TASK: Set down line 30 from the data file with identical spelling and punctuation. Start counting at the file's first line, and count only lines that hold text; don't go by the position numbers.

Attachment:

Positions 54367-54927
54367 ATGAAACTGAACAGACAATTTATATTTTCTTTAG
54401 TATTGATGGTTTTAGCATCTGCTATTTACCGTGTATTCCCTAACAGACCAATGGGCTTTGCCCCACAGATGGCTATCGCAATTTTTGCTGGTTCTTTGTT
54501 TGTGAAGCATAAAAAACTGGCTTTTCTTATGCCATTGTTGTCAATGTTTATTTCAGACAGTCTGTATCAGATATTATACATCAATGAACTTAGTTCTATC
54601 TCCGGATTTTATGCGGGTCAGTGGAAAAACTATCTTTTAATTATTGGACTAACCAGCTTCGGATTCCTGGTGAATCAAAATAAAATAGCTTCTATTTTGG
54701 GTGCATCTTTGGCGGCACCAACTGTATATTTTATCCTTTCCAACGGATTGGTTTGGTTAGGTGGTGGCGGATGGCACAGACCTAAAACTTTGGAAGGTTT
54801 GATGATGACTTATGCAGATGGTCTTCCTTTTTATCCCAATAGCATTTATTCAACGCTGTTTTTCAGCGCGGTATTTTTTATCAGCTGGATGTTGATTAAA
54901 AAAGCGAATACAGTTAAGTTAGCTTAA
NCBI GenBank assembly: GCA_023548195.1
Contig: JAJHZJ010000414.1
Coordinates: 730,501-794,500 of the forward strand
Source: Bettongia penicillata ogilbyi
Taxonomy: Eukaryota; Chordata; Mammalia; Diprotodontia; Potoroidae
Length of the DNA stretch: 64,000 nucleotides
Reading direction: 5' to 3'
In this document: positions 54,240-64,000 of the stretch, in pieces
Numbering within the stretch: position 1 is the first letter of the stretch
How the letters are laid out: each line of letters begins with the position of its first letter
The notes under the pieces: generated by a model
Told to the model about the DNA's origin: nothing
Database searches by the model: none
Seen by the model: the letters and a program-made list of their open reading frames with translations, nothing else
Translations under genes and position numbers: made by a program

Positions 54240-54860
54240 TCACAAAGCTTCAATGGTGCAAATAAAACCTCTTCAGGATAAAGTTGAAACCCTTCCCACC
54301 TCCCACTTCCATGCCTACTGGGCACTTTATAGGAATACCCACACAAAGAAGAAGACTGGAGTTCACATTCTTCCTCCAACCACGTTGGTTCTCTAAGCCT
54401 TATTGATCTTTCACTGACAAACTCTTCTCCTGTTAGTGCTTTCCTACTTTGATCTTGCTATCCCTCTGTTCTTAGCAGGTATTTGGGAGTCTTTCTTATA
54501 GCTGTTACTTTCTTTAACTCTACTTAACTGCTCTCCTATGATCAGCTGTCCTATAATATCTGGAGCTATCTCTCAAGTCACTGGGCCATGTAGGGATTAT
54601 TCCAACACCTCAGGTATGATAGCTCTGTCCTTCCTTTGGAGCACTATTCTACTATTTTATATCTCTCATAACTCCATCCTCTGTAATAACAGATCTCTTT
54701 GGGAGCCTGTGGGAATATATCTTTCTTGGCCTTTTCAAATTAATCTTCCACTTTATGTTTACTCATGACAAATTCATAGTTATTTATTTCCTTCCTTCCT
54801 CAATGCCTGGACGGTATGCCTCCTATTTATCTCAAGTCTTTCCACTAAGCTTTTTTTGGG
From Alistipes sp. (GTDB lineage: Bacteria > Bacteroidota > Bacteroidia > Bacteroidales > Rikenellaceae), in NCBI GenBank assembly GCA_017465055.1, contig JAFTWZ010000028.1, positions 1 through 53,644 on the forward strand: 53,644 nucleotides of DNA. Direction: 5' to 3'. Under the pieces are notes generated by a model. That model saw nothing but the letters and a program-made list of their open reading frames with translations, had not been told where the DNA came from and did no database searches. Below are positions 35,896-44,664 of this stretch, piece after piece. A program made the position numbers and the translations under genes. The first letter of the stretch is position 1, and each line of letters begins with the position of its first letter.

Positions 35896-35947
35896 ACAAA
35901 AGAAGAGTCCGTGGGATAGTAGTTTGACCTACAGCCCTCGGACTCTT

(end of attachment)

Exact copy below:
54701 GGGAGCCTGTGGGAATATATCTTTCTTGGCCTTTTCAAATTAATCTTCCACTTTATGTTTACTCATGACAAATTCATAGTTATTTATTTCCTTCCTTCCT